Paul Gauchay, the forest’s safety manager, said in the 35 years he’s been involved in forest management, the biggest improvements he’s seen in prescribed burns are the tactics, planning and analysis used by the administrators.

“Used to be, people who are in charge of the range (would) program fire on the side,” Gauchay recalled. “(Now), the burn bosses go to classes, get training — they’re certified.”

He’s been at it awhile but said he still gets excited the day of the burn. After the morning briefing from burn boss Riley Bergseng, who is a lead fuels technician with the forest service, Gauchay stepped up to remind the 60 or so assembled firefighters of the burn’s importance and not to take shortcuts.

Crews were told about how to safely evacuate, the project’s goals, the infrastructure to protect, detailed weather information and what to do if things went sideways.

Forest Service staff passed around boxes filled with donuts and fritters the size of softballs.

Later, Gauchay described the importance of the burn, both to the region and the forest itself.

“If we get a large fire, it would be easy to go down-canyon toward Kamas,” he said.

This prescribed burn, by lowering the risk for a catastrophic wildfire, also helps to protect homes and community infrastructure, he added.

Pointing to hillsides where tall green conifers outnumbered the neighboring shorter, bright-green aspens and other species, he said conifers tend to crowd out their neighbors and dominate a space. A healthy forest is one with species and age diversity, Gauchay said, and this fire would help restore that.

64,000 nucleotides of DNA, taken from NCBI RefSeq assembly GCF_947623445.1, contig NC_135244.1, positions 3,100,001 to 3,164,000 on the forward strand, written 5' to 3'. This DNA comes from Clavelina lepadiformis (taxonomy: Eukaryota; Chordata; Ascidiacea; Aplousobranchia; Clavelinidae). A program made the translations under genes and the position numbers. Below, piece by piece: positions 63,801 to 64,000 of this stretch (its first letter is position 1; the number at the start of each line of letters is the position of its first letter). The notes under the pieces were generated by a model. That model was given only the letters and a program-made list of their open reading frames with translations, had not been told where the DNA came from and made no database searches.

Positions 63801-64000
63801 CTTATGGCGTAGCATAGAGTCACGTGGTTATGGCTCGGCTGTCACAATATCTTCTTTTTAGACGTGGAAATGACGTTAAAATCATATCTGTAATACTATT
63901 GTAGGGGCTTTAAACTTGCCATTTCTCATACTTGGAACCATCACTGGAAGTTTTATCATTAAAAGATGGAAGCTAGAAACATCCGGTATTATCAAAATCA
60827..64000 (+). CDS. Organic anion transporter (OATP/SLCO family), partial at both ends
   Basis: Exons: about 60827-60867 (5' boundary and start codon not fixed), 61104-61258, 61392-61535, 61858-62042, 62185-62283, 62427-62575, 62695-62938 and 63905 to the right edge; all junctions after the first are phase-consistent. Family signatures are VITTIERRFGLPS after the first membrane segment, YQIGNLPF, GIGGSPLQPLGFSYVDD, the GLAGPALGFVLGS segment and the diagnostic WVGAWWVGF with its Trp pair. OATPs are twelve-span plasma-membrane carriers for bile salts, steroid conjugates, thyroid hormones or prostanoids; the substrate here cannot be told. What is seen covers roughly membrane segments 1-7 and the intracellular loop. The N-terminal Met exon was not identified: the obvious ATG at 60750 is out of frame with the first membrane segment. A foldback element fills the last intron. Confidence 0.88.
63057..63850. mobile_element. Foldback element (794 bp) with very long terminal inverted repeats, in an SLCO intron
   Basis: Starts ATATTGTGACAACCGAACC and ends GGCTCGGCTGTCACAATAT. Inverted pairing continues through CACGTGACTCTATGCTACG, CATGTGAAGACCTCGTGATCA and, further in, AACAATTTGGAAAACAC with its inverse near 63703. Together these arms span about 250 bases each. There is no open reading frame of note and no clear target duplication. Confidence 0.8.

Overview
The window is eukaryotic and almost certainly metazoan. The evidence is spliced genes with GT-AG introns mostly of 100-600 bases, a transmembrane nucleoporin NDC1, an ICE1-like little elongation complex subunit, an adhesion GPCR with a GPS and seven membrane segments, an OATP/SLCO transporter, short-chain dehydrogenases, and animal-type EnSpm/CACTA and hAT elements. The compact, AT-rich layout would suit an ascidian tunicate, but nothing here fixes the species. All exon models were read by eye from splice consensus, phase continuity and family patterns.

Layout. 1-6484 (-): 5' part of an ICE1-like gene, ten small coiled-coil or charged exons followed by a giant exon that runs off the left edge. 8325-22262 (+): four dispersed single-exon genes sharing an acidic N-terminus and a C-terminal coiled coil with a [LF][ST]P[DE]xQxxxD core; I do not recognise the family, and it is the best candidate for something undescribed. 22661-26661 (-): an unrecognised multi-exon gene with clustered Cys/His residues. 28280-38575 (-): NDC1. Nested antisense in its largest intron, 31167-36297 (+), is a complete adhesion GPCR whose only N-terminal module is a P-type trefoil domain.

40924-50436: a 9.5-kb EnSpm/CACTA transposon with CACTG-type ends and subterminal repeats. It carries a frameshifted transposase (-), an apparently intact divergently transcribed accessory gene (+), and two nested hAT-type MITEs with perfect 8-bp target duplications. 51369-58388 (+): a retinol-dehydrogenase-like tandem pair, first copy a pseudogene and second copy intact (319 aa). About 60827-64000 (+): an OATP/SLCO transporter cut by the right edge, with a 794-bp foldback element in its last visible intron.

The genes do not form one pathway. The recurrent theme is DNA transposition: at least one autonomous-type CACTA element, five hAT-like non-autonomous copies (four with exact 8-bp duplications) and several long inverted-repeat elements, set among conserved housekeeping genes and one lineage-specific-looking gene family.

Plus, aspens act as natural firebreaks, Jauregui said, and the conifers were squeezing them out.

Prescribed burns lead to forest health, Jauregui said, by clearing downed trees and shorter underbrush that could supercharge a fire, while still enabling stronger, medium-sized fires to flourish.

Tree age diversity is something the Uinta-Wasatch-Cache National Forest has lacked, he said, due to years of fire suppression techniques that stymied natural fire patterns.

The mountain pine beetle, for example, mainly attacks older trees, Salt Lake district ranger Rebecca Hotze said. Because fires haven’t wiped out portions of intervening generations and many of the trees in the forest are roughly the same age, the beetles have ample targets.

“We’d gotten so good at suppressing small fires, we got rid of medium fires. So instead of a 3,000- or 5,000-acre fire, fires go 100,000-acres,” Jauregui said. “They’re burning under unnatural conditions.”